Saturday, 17 Sep 2016

A real world review of the iPhone 7  

A great review of the new iPhone 7 and 7 plus by Matthew Panzerino of TechCrunch. Bonus points for using the word “fart” in the opening sentence.

If you’ve read one of my reviews before then you’ll know I do things a bit differently than other tech writers. For one, I use the phones as normal. I don’t torture test them or run dozens of artificial benchmarks unless they provide an interesting window into advancements in performance that are going to make a real difference to you.

Frankly, with platforms like iOS, where the hardware is a near constant, developers are going to be producing software that utilizes exactly what resources Apple makes available to them — no more and no less. So wasting time on a bunch of random numbers (higher is better! lower is better!) doesn’t really serve the audience most of the time because everything should run well.

Well worth reading if you’re even remotely interested in the new iPhones.

Wednesday, 14 Sep 2016

Beautiful landscapes  

Thanks to Colossal I’ve discovered a great photographer, Lorenzo Montezemolo. Check out his Flickr feed for some really amazing photos, I’ve just spent the last 30 minutes saying to myself “just one more…”.

low winter sun | vagnsstaðir, iceland

e n c ø r e | hamnøy, norway

t r u s t | san francisco, california

Saturday, 3 Sep 2016

Go to jail, go directly to jail...  

A small county in Indiana sends more people to prison than San Francisco and Durham, N.C., combined. This New York Times article looks at how prison populations are declining in most populous areas in the USA but are booming in mostly white, conservative rural areas.

If Mr. Gaddis had been caught 20 miles to the east, in Cincinnati, he would have received a maximum of six months in prison, court records show. In San Francisco or Brooklyn, he would probably have received drug treatment or probation, lawyers say.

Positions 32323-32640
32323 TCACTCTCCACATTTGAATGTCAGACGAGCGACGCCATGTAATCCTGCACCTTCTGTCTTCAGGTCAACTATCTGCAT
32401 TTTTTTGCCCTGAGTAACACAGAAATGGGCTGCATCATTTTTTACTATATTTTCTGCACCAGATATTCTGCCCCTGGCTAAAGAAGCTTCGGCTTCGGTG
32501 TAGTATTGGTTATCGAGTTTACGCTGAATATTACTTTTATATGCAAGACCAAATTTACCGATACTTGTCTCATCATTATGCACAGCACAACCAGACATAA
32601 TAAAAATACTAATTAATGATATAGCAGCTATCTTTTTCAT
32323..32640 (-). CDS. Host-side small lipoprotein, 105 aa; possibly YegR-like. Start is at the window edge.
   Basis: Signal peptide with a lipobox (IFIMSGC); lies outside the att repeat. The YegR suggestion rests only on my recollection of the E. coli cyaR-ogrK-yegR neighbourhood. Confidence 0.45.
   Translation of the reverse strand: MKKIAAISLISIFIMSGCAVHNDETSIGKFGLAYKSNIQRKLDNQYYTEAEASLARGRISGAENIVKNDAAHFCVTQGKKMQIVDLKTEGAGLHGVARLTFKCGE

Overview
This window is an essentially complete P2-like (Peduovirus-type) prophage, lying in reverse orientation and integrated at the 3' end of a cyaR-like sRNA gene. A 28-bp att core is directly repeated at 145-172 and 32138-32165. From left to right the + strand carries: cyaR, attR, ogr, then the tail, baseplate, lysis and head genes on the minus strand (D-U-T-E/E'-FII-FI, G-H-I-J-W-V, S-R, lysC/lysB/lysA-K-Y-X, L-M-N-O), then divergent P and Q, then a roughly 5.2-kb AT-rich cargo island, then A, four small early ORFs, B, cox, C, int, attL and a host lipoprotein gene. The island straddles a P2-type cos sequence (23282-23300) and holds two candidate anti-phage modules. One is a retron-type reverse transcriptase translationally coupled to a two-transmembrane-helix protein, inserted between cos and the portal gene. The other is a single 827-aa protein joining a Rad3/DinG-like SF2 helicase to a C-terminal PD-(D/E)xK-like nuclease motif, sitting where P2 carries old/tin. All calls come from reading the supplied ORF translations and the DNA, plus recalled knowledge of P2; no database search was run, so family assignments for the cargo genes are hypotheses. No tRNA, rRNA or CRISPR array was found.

But Mr. Gaddis lived in Dearborn County, Ind., which sends more people to prison per capita than nearly any other county in the United States. After agreeing to a plea deal, he was sentenced to serve 12 years in prison.

They obviously didn’t get the memo that the war on drugs was lost.

Via NextDraft

Friday, 2 Sep 2016

SpaceX Rocket Explosion  

Earlier today a SpaceX rocket exploded on its launchpad destroying the rocket and a Facebook satellite, luckily no-one was hurt.
Despite the launch being a complete failure, they did manage to get some pretty impressive footage of the explosion.
Tuesday, 30 Aug 2016

Contact?  

A Russian radio telescope, the RATAN-600 telescope in Zelenchukskayap (try saying that 5 times quickly), picked up a strong “spike” in signals coming from a sun like star some 95 light years from Earth. Apparently this was in May 2015 but they seem to have forgotten to tell the rest of the international scientific community – maybe they didn’t think it was very important?

The signal’s strength indicates that if it in fact came from a isotropic beacon, the power source would have to be built by a Kardashev Type II civilization. (The Kardashev scale is used to determine the progress of a civilization’s technological development by measuring how much energy was used to transmit an interstellar message.) An ‘Isotropic’ beacon means a communication source emitting a signal with equal power in all directions while promoting signal strength throughout travel.

I wonder how many geeks are busy re-installing their Seti@Home screensavers that were so popular in the early 2000’s.

Via NextDraft

Random thought: If the Kardashev scale measures a civilization’s technological development, would a scale that measures a civilization’s regression be called the Kardashian scale?

Thursday, 25 Aug 2016

The JFK Airport Shooting that never happened  

I somehow missed this story the other day, perhaps because it was caused by an event that never happened. David Wallace-Wells from New York Magazine, tells the story of how someone in the crowd at JFK Airport apparently mistook the sound of people cheering and clapping Usain Bolt’s 100 meter final for gunfire. In the security paranoid environment of an airport it didn’t take much to start a mass panic.